Court strikes down NY law to disclose donors to nonprofits

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NEW YORK, NY – SEPTEMBER 14: New York Governor Andrew Cuomo speaks during a press conference at his Midtown Manhattan office, September 14, 2018 in New York City. Cuomo discussed his primary night election victory as well as a range of other topics. (Photo by Drew Angerer/Getty Images)

ALBANY, N.Y. (AP) — New York’s Democratic governor is reviewing a federal judge’s move to strike down a 2016 law that would have required the disclosure of donors to certain nonprofits that want to lobby public officials.

Gov. Andrew Cuomo’s office says it’s considering next steps following the decision in the Southern District of New York.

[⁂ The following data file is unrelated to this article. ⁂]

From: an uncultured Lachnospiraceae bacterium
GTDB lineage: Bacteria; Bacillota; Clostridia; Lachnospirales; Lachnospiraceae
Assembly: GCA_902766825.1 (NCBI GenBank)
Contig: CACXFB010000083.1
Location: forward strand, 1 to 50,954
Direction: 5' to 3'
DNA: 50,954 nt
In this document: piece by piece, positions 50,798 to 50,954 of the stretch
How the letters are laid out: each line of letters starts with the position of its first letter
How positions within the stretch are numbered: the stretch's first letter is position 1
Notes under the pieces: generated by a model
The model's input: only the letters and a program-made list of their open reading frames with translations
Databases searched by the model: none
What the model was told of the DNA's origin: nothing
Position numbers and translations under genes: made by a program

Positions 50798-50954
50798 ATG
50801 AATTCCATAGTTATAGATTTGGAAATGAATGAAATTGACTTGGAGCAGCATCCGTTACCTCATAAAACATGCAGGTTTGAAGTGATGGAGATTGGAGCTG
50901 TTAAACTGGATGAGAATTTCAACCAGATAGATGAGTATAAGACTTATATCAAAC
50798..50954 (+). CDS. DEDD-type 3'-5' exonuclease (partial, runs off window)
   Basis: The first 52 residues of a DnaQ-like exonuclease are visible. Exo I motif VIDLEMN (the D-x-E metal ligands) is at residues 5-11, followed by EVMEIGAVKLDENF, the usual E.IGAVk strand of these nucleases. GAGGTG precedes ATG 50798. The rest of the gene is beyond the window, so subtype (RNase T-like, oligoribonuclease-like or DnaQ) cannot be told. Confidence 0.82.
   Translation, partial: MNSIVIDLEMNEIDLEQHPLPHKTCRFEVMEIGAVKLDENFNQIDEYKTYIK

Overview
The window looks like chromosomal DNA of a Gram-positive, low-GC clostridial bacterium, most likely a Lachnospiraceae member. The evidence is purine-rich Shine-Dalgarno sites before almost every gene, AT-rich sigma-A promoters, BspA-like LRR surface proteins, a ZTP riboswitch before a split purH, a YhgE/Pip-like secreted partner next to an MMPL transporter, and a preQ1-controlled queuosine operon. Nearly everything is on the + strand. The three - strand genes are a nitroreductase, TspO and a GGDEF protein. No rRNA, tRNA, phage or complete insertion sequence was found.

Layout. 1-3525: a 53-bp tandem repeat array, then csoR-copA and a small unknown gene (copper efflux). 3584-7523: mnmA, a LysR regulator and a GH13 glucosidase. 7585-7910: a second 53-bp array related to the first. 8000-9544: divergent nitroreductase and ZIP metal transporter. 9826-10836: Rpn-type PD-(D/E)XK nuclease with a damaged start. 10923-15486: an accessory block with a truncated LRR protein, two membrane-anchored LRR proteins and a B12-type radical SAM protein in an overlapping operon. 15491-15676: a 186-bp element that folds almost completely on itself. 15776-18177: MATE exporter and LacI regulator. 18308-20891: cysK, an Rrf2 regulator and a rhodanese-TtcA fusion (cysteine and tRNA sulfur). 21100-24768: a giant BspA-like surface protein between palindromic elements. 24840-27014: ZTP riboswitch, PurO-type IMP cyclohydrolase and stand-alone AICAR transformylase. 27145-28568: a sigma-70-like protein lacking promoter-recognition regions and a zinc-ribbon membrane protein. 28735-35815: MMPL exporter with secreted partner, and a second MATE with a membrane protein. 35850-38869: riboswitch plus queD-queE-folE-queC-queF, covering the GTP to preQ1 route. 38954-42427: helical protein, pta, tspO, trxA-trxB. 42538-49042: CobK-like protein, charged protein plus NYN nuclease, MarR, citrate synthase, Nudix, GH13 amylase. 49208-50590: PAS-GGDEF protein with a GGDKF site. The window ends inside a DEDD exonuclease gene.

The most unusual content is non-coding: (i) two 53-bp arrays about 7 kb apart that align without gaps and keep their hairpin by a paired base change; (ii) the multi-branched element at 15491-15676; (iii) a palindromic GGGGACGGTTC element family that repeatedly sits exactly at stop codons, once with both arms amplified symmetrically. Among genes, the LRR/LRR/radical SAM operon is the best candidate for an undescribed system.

Nonprofit good government group Citizens Union sued the state in 2016 arguing the law harms donors’ First Amendment rights, including the right to express opinions anonymously.

New York’s law would have required disclosure whenever certain nonprofits advocate in public for positions that are supported by an elected official and related to potential legislation.

The judge’s Sept. 30 decision says New York didn’t justify such broad restrictions.

Cuomo’s spokesman said he questions what the “advocacy industrial complex” is hiding.

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